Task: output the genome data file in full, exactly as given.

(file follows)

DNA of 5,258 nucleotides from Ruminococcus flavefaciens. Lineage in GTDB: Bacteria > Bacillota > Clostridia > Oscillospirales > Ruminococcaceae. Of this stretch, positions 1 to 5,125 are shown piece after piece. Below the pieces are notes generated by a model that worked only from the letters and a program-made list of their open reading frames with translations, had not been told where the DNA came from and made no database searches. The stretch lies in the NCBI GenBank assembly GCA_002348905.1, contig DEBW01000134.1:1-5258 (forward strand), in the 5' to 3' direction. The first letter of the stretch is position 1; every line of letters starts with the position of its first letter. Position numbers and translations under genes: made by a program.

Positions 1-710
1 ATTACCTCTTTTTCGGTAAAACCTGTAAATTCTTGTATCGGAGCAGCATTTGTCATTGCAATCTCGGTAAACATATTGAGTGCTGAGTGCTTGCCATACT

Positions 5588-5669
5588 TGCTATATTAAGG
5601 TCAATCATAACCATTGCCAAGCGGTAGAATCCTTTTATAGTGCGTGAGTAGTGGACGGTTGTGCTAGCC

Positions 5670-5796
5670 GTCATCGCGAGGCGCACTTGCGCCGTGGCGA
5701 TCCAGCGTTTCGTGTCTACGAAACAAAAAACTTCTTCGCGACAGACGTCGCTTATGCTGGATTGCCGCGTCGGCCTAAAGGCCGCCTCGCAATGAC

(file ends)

DNA of 5,258 nucleotides from Ruminococcus flavefaciens. Lineage in GTDB: Bacteria > Bacillota > Clostridia > Oscillospirales > Ruminococcaceae. Of this stretch, positions 1 to 5,125 are shown piece after piece. Below the pieces are notes generated by a model that worked only from the letters and a program-made list of their open reading frames with translations, had not been told where the DNA came from and made no database searches. The stretch lies in the NCBI GenBank assembly GCA_002348905.1, contig DEBW01000134.1:1-5258 (forward strand), in the 5' to 3' direction. The first letter of the stretch is position 1; every line of letters starts with the position of its first letter. Position numbers and translations under genes: made by a program.

Positions 1-710
1 ATTACCTCTTTTTCGGTAAAACCTGTAAATTCTTGTATCGGAGCAGCATTTGTCATTGCAATCTCGGTAAACATATTGAGTGCTGAGTGCTTGCCATACT

Positions 5588-5669
5588 TGCTATATTAAGG
5601 TCAATCATAACCATTGCCAAGCGGTAGAATCCTTTTATAGTGCGTGAGTAGTGGACGGTTGTGCTAGCC

Positions 5670-5796
5670 GTCATCGCGAGGCGCACTTGCGCCGTGGCGA
5701 TCCAGCGTTTCGTGTCTACGAAACAAAAAACTTCTTCGCGACAGACGTCGCTTATGCTGGATTGCCGCGTCGGCCTAAAGGCCGCCTCGCAATGAC